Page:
A good EPC rating is an indicator that the building will typically require less energy to operate. Here are five top tips for scoring a good EPC.
- Illuminate right – Natural daylight is known to be essential for human health, it helps regulate circadian rhythms (that’s your body clock) and triggers the body’s production of vitamin D. But natural daylight can also offset the use of artificial lighting and so help to reduce power consumption. By balancing the proportion of glass to wall area, windows can provide passive solar heating thereby keeping spaces bright and warm.
- Insulate tight – Whether its keeping out the winter cold or keeping in the cool conditioned air in otherwise searing hot summer heat, the principle is the same: insulation reduces the passage of heat through building walls, floors and roof. To illustrate this with some figures, the conduction heat gain through a typical uninsulated top floor apartment roof of 100 sq.m in summer may be around 2,500 W. Apply 50 mm roof insulation and roof heat gains are down to about 750 W. The result is less demand for cooling in summer and heating in winter.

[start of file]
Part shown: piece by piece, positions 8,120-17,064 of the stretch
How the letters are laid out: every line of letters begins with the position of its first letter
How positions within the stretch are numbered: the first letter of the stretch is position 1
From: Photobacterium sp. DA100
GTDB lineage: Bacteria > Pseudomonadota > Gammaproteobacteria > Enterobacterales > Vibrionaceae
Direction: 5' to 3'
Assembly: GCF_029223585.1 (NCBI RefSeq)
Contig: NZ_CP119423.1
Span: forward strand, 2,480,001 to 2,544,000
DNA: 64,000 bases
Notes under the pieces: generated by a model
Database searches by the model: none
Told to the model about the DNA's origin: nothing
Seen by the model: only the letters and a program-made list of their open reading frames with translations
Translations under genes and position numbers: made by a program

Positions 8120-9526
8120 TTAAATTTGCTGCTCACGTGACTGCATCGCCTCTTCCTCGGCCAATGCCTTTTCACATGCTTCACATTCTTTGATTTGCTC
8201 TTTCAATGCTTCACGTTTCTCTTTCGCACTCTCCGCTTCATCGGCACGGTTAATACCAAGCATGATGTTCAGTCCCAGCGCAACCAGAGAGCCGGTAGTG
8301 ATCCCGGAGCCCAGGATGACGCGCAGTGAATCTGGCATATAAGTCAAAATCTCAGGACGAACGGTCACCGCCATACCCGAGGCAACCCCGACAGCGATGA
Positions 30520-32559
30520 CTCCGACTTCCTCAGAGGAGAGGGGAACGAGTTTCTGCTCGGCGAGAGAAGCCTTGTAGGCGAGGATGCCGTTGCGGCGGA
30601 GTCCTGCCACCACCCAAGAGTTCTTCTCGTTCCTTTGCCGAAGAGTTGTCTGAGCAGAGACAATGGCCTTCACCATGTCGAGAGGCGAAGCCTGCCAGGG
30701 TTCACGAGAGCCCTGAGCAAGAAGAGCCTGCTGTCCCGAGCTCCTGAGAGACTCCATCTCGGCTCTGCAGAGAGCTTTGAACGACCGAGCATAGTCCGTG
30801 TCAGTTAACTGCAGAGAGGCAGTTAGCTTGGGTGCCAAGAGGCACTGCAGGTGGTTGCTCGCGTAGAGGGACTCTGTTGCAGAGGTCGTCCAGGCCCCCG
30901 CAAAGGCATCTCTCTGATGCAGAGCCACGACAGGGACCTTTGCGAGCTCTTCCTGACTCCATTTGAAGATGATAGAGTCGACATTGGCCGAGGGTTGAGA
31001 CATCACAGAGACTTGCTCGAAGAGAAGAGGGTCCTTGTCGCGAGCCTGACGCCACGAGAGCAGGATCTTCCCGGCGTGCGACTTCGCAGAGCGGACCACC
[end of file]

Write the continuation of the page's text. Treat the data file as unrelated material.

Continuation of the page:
- Ventilate right – In order to maintain a healthy environment free from odours, mould and indoor pollutants it is necessary to ensure an adequate extract airflow rate. In homes this is typically achieved through passive vents which may result in unwanted draughts. Mechanical ventilation with heat recovery is an alternative means of exhausting and supplying just the right amount of filtered air to meet indoor air quality criteria whilst providing heat recovery between the supply and exhaust air streams.
- Generate on site – Think of an unshaded roof is a mini solar power station. With almost year-round sun, solar power generation can do a lot to help offset electrical consumption during the day. And because power is generated virtually at the point of demand, there are far fewer distribution losses relative to national grid power. Even if the building is not in use, excess power generation can be “sold” back to the grid so others can make use of it. Solar power can rack up a good EPC score but we always advise to look at passive measures to reduce energy waste first.
- Rainwater harvesting – Water scarcity is a serious global issue which can have a devastating environmental and economic impact particularly on an island republic such as Malta. Harvesting rainwater for later re-use in toilet flushing or other non-potable consumption will offset mains potable water production and pumping power for distribution. Properties where rainwater harvesting system is installed benefit from a credit in their EPC score.